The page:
Catalytic Transformation of Greenhouse Gases in a Membrane Reactor

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Virginia Tech

Supported Ni and Rh catalysts were developed for the reforming of two greenhouse gases, methane and carbon dioxide to syngas (a mixture of hydrogen and carbon monoxide). This is an endothermic, equilibrium limited reaction. To overcome the thermodynamic limitations, a commercially available porous membrane (Vycor glass) was used in a combined reactor-separator configuration. This was to selectively remove one or more of the products from the reaction chamber, and consequently shift the equilibrium to the right. However, the separation mechanism in this membrane involved Knudsen diffusion, which provided only partial separations. Consequently, there was some transport of reactants across the membrane and this led to only marginal improvements in performance. To overcome this limitation, a new membrane was developed by modifying the Vycor substrate by the chemical vapor deposition of a silica precursor. This new membrane, termed Nanosil, provided high selectivity to hydrogen at permeabilities comparable to the support material. Application of this membrane in the combined reactor-separator unit provided higher conversions than that obtained using the Vycor membrane.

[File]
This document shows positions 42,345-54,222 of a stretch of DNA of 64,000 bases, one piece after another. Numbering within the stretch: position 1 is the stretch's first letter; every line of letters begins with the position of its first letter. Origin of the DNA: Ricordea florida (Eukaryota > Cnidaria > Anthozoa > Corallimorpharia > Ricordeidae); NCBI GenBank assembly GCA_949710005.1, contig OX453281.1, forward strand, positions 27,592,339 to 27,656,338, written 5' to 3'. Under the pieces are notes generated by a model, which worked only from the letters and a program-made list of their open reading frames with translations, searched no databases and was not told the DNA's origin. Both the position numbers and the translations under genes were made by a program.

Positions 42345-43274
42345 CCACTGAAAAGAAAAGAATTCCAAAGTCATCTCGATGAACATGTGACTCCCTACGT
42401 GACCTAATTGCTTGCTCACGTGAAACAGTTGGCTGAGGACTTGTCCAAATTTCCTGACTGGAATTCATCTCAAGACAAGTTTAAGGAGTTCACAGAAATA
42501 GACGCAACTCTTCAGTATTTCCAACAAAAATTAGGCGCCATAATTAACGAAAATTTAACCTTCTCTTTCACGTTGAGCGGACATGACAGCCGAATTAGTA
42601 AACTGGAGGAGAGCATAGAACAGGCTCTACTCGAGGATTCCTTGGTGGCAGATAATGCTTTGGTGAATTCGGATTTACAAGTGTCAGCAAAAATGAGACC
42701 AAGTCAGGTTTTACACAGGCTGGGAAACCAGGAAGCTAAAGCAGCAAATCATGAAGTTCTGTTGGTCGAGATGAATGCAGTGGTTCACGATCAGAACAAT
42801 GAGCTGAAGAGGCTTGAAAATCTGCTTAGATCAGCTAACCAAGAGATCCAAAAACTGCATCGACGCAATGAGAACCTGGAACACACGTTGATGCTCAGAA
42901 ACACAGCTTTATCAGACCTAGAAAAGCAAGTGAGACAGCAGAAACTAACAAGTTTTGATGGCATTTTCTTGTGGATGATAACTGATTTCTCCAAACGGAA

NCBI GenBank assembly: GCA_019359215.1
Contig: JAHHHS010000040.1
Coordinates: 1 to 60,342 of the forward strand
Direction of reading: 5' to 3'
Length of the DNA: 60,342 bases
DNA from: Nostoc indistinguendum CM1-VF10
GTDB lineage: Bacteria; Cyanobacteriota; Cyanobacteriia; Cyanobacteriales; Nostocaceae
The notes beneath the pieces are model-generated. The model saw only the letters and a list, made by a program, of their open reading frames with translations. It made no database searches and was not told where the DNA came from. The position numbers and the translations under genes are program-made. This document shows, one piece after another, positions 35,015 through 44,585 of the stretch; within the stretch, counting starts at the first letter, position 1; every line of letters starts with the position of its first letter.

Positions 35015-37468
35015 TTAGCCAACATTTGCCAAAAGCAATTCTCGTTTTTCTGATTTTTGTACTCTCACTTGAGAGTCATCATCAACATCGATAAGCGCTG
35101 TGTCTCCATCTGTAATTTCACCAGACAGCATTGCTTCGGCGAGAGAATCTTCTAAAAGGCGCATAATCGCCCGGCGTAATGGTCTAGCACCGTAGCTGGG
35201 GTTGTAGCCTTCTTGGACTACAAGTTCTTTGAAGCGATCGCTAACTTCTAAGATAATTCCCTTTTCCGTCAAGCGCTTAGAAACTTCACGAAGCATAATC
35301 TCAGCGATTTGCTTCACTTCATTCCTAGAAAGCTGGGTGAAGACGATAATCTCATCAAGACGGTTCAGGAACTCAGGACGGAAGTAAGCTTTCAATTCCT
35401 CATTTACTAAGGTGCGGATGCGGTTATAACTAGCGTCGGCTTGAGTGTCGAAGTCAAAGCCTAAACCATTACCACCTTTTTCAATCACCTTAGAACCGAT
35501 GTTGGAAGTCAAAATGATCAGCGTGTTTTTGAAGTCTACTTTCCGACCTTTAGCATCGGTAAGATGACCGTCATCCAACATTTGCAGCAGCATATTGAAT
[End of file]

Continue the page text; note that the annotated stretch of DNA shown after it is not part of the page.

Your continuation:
Mathematical Model, Vycor Membrane, Hydrogen Selective Nanosil Membrane, Membrane Reactor, Dry Reforming, Nickel and Rhodium Catalysts